The 5th of December in the Netherlands is obviously “pakjesavond”, the night of St Nicholas. We skipped the national discussion in the Netherlands about “Piet”, but have some other discussions over here. Since the last update a lot has changed. About three weeks ago we spent our days in the NTNC office, we have been in Janaknagar, a small village in the top of the delta called Geruwa, for two weeks now. With the Karnali River in the west and Bardiya National Park in the east is Geruwa also part of the bufferzone. The actual fence that has already been established is around Geruwa, our redesign will also be implemented around that area.
By staying in Geruwa we left the test site Lamkauli (in the national park) behind us, because there we could do no more but wait for the elephants to come. Unfortunately, until no elephants have showed up, most probably because the elephants decided to (temporarily) stay in another part of the national park. Here, in Geruwa, we directly started on the right foot. So far we have had many meetings with different chairpersons responsible for the fence, walked along the majority of the fence and thought about the next step. Our research about the current faults in the fence and from the meetings with the chairpersons resulted in a need for more education, mainly by showing recurring faults and the solutions. After talks with both NTNC and HTF, they gave green light in building a new test site in Geruwa ourselves. From now on that new test site will be called demo site, because of the educational aspect and to clearly distinguish it from the test site in Lamkauli.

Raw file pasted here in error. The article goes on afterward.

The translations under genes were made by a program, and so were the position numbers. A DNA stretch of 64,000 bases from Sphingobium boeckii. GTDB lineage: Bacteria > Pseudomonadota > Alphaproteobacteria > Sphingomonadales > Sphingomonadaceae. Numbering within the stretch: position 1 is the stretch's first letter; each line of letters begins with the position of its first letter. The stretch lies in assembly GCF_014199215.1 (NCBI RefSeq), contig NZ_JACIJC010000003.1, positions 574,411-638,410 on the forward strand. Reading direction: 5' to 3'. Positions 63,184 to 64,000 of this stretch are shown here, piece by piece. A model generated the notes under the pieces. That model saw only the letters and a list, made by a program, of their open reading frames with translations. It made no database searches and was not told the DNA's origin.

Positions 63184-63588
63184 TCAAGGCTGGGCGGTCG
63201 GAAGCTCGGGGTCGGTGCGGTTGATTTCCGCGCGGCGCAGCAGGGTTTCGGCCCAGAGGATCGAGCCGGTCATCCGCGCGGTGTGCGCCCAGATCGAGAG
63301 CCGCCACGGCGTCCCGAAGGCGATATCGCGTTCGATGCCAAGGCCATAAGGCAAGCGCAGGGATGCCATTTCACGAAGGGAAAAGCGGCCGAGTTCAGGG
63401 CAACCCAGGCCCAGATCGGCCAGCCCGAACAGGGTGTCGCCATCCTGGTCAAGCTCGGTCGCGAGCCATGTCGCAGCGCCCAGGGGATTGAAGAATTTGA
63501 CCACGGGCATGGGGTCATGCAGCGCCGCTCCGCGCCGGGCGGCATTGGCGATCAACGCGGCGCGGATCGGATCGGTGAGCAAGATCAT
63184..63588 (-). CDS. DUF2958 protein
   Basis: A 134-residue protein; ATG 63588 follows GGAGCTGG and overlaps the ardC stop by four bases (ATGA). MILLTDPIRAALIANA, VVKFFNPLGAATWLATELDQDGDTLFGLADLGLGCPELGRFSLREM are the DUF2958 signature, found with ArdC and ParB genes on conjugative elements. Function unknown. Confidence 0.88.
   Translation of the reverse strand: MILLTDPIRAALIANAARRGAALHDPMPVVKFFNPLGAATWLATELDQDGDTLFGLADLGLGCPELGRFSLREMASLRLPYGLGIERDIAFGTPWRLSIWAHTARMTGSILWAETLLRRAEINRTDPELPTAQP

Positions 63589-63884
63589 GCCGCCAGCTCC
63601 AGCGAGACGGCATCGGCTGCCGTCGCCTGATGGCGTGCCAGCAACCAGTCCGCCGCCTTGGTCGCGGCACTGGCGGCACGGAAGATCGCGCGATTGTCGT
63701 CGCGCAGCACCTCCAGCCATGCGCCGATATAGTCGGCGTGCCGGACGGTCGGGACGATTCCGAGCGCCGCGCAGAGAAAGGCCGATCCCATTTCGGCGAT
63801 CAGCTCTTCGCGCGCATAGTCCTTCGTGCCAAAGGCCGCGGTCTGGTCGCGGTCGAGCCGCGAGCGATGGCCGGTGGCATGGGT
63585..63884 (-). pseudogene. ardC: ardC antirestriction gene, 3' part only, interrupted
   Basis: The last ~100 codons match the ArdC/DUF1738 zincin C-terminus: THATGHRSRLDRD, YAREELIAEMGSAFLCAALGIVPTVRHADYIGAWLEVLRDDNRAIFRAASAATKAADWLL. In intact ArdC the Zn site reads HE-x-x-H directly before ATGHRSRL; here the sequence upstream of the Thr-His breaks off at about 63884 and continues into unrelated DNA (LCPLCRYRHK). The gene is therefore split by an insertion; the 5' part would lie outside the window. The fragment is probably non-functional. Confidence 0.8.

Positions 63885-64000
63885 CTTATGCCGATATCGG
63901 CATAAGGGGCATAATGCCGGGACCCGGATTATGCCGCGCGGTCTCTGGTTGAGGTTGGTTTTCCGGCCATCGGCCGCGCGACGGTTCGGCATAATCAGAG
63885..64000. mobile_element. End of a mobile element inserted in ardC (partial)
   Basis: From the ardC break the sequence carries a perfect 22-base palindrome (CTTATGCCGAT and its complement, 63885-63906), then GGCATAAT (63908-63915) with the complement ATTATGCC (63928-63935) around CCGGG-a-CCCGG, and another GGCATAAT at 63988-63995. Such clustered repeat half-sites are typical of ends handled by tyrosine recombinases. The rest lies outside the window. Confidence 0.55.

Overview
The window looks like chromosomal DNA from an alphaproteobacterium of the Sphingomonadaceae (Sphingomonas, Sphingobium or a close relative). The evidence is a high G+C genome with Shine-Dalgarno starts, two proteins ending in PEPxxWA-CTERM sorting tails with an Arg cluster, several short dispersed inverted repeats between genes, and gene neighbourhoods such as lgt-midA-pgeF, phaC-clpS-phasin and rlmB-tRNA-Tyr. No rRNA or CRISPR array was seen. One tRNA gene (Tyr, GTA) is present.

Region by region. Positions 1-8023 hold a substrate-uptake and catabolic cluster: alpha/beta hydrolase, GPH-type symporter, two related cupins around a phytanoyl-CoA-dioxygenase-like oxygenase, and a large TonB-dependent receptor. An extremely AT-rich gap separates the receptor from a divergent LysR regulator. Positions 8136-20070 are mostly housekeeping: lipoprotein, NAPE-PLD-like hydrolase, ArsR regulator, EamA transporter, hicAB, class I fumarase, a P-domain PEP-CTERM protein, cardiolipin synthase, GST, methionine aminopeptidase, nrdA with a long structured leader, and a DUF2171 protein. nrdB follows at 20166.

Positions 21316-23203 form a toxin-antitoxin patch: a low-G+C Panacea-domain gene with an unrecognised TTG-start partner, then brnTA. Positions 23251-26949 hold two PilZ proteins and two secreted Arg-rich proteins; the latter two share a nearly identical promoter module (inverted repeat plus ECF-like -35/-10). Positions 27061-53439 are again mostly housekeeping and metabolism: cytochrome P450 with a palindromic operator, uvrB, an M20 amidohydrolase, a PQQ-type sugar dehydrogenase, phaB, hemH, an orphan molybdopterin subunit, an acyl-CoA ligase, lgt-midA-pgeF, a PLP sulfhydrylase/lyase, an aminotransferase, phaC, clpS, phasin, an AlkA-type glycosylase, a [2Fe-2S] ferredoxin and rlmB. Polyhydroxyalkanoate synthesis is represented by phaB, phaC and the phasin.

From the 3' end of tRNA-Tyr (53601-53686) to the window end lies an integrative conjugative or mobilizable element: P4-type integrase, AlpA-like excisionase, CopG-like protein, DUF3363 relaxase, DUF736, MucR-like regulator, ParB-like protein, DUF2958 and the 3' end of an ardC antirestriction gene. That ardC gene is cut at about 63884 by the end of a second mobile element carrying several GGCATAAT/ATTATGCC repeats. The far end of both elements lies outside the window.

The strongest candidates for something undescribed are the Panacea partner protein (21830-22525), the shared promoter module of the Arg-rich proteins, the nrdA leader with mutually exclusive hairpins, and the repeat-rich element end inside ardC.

Therefore we spent the past days with choosing a suiting location, collecting the necessary materials and making agreements with the local community about the next steps. The location has been chosen: an open spot in the community forest, about 100 meters outside the current fence, in the north of the delta. Besides, the last materials are now being collected: only the batteries and solar panels, with the necessary camera’s for monitoring, will need to be picked up in a some city. Furthermore, we are content with the next step in our project: if the demo site proves to be a success in both the educational part and keeping the elephants out, a chair person of part of the fence also gave permission to implement the new design at his part of the fence, as soon as possible. Hopefully this will result in us implementing the new design along 5 km of the fence in January.
In conclusion, the project is really taking off. Geruwa also is a stunning area. The people live self-sufficient, in houses made of clay and many people works on the rice fields. The surroundings are beautiful, the rivers are cold from the Himalaya and all in all it is a truly unique experience to be able to live here for that long: to live and eat together with the local people. Geruwa is certainly a real must when travelling to Nepal.
Flip, Thomas & Wessel